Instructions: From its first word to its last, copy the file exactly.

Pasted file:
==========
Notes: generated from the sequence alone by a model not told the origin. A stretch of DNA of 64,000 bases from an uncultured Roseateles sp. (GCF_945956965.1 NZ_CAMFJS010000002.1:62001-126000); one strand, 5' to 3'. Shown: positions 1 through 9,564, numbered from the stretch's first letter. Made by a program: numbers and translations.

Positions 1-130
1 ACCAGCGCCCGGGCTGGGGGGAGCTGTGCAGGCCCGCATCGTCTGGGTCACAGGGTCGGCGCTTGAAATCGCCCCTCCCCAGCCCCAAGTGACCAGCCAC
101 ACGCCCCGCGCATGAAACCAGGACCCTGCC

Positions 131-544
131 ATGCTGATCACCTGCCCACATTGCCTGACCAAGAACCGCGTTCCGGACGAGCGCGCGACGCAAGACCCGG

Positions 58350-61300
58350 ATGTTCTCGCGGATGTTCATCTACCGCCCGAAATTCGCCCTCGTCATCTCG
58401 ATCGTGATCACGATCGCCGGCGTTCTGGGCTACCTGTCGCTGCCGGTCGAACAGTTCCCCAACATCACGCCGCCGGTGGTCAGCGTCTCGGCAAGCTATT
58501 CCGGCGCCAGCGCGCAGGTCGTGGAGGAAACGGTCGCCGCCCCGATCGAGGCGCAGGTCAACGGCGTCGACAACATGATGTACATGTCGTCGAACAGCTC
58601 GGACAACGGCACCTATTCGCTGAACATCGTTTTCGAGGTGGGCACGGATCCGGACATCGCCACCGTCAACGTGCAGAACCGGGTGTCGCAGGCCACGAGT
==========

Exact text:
Notes: generated from the sequence alone by a model not told the origin. A stretch of DNA of 64,000 bases from an uncultured Roseateles sp. (GCF_945956965.1 NZ_CAMFJS010000002.1:62001-126000); one strand, 5' to 3'. Shown: positions 1 through 9,564, numbered from the stretch's first letter. Made by a program: numbers and translations.

Positions 1-130
1 ACCAGCGCCCGGGCTGGGGGGAGCTGTGCAGGCCCGCATCGTCTGGGTCACAGGGTCGGCGCTTGAAATCGCCCCTCCCCAGCCCCAAGTGACCAGCCAC
101 ACGCCCCGCGCATGAAACCAGGACCCTGCC

Positions 131-544
131 ATGCTGATCACCTGCCCACATTGCCTGACCAAGAACCGCGTTCCGGACGAGCGCGCGACGCAAGACCCGG

Positions 58350-61300
58350 ATGTTCTCGCGGATGTTCATCTACCGCCCGAAATTCGCCCTCGTCATCTCG
58401 ATCGTGATCACGATCGCCGGCGTTCTGGGCTACCTGTCGCTGCCGGTCGAACAGTTCCCCAACATCACGCCGCCGGTGGTCAGCGTCTCGGCAAGCTATT
58501 CCGGCGCCAGCGCGCAGGTCGTGGAGGAAACGGTCGCCGCCCCGATCGAGGCGCAGGTCAACGGCGTCGACAACATGATGTACATGTCGTCGAACAGCTC
58601 GGACAACGGCACCTATTCGCTGAACATCGTTTTCGAGGTGGGCACGGATCCGGACATCGCCACCGTCAACGTGCAGAACCGGGTGTCGCAGGCCACGAGT